5 Tips for Crafting a Flexible Environment Within Your Business

Regardless of any mission statement or list of core values, the ultimate goal for every company is to make money.

Aside from having a desired product or offering, a key part of increasing profits is the talent within your ranks. Land the Stradivarius of software engineering, and you’re the next Google.

Snag the woman who can sell popsicles to snowmen, and there are going to be a lot more zeroes on your next bank statement.

You get the picture. Hiring top talent is crucial and, just like you, all your competitors are aware of this factor.

In today’s market, there are many varieties of “carrots” to dangle in order to get the next great one to waltz through your doors. Offer a higher salary, premium healthcare and benefits, maybe a company car.

Today we’re going to focus on what has become a near necessity in today’s workplace: flexibility. If you’re considering offering flexibility for the employees within your organization and are not sure where to start, here are some things to keep in mind.

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1. Bigger Pool of Talent

Regardless of where you’re located in the world, requiring all workers to report to a physical office means you’re limiting your pool to those already within a commutable distance and those who are willing to relocate. You could have the latest and greatest software company located in the heart of Silicon Valley or a posh office overlooking the New York City skyline, but the fact remains that there will ultimately be those who simply do not share your picture of perfect. So what will work for you in terms of a remote workforce?

First, you need to set your boundaries. Will employees be required to report to the home office with any sort of frequency? If so, what does the expense look like if you open your doors to those in other countries? How will you configure your office? Commuter-style desks? Open conference rooms? The point is, you need to determine what an appropriate threshold is for your organization today. You can always adjust further as time goes on.

2. Many Shapes of Flex

Aside from considering remote employees, another low-hanging fruit is simply offering flexible hours. Years ago, the concept of flex-time entered the market. Today, we’ve moved beyond the traditional notion of flex-time where an employee may choose what hours they work based on a pre-determined model.

Some alternative models to consider are daily flex plans whereby employees can vary start times on a daily basis, often with short or no notice; compressed work-weeks where employees can work more hours per day in exchange for less than the traditional five days per week schedule; or even a total flex schedule where employees are able to work both on- and off-site at hours of their choosing.

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3. Maximizing Technology

No matter how your organization decides to implement its flexibility plan, the one universal truth is that without using modern technology, you’ll fail. Does your organization have the infrastructure to maintain communication and relationships? Conference lines, instant messaging, virtual meeting rooms and the like will be crucial in maintaining order as you make the shift. What security requirements will be needed? Can your current IT staff support the new model? These are some of the many details you’ll want to ensure you cover during your strategy planning.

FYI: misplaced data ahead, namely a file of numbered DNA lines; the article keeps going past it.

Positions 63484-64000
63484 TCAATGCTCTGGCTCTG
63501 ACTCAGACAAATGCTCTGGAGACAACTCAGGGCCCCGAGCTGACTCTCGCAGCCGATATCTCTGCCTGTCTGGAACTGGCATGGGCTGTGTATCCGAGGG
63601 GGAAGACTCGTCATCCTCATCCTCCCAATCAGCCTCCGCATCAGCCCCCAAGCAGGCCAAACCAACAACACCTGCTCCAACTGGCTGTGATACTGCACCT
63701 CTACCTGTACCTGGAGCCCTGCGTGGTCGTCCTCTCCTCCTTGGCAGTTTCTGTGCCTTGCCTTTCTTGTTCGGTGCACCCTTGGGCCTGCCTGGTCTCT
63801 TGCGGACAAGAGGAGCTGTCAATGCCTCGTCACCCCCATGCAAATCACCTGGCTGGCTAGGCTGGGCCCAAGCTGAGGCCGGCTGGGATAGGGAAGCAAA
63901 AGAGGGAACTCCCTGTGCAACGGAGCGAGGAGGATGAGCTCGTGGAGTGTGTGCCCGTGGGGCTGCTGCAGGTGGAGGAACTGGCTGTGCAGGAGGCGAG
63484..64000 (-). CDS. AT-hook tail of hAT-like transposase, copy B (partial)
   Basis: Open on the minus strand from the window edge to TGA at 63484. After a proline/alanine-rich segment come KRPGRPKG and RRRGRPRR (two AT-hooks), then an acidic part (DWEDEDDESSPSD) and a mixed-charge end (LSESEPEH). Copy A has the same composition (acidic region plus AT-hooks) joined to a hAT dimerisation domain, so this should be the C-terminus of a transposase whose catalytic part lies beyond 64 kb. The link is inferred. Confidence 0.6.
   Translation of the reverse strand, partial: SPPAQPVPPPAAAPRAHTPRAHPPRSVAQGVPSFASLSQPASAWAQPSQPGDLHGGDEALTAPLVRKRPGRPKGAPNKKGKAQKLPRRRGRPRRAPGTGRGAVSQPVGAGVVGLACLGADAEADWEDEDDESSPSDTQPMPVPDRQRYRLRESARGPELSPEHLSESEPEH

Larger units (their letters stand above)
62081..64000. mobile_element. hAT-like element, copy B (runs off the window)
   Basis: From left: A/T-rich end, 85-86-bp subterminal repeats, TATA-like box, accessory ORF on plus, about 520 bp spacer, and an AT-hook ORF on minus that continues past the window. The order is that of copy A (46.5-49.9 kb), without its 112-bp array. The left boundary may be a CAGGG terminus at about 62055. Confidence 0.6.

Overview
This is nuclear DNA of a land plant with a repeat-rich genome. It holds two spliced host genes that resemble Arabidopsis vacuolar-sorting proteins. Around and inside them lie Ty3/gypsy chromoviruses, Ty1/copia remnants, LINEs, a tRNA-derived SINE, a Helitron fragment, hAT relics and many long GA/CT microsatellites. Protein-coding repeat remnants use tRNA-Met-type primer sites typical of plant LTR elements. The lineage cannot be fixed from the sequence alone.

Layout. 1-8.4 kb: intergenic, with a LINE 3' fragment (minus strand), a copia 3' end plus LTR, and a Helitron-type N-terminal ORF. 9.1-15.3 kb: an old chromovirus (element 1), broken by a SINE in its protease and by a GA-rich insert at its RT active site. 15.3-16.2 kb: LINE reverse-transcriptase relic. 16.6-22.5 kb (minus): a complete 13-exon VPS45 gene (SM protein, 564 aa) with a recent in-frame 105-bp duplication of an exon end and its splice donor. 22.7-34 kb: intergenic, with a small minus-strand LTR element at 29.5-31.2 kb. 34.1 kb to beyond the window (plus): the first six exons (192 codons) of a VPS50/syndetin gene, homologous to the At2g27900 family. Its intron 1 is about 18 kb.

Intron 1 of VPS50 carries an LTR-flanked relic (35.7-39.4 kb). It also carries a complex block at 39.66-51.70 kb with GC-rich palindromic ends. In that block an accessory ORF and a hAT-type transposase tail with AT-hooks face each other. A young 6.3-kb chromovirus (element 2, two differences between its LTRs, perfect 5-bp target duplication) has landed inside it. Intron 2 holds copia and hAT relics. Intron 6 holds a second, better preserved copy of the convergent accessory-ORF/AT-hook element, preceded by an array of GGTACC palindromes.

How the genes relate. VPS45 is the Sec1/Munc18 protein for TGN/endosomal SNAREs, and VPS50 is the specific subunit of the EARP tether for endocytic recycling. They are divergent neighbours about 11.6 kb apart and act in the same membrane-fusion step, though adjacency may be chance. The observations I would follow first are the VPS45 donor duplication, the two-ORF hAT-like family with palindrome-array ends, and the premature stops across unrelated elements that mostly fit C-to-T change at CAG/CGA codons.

4. Know the Enemy

OK, that’s a bit dramatic, but the point is that you need to take a good look at what’s happening in your particular industry. Here’s where you can really differentiate yourself and draw in those five-star recruits. You need to be careful, as you don’t want to give away the farm at the detriment of your bottom line. Engage your recruiters and hiring managers what are they hearing as they sit down with potential candidates? Are these needs and wants realistic? If they are within your means, at a minimum consider setting your policies in line with your competition.

5. The Rollout

Part of your go-forward strategy with workplace flexibility should be focused on how you will roll out the new organizational changes. At the end of the day, high-quality work needs to continue to move at the current pace the changes we’re talking about may be monumental to your current staff.

Before you begin bringing in new blood, make sure you’ve clearly communicated the new policies and have action plans in place of how to manage the inevitable shift toward flexibility. Failure in this arena could cost you some of your current talent as, with any new policy, confusion and “water cooler” chats still reign supreme.

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All too often we hear that there is no loyalty in the modern workplace, from either employers or employees. Yet one study indicated that flexibility in the workplace would increase loyalty to more than 82 percent of all respondents. Increasing and maintaining high-quality talent can mean the difference between boom and bust for most companies. Why not be on the leading edge? As Tolstoy said, “There is no greatness where there is no simplicity, goodness and truth.” Be good.


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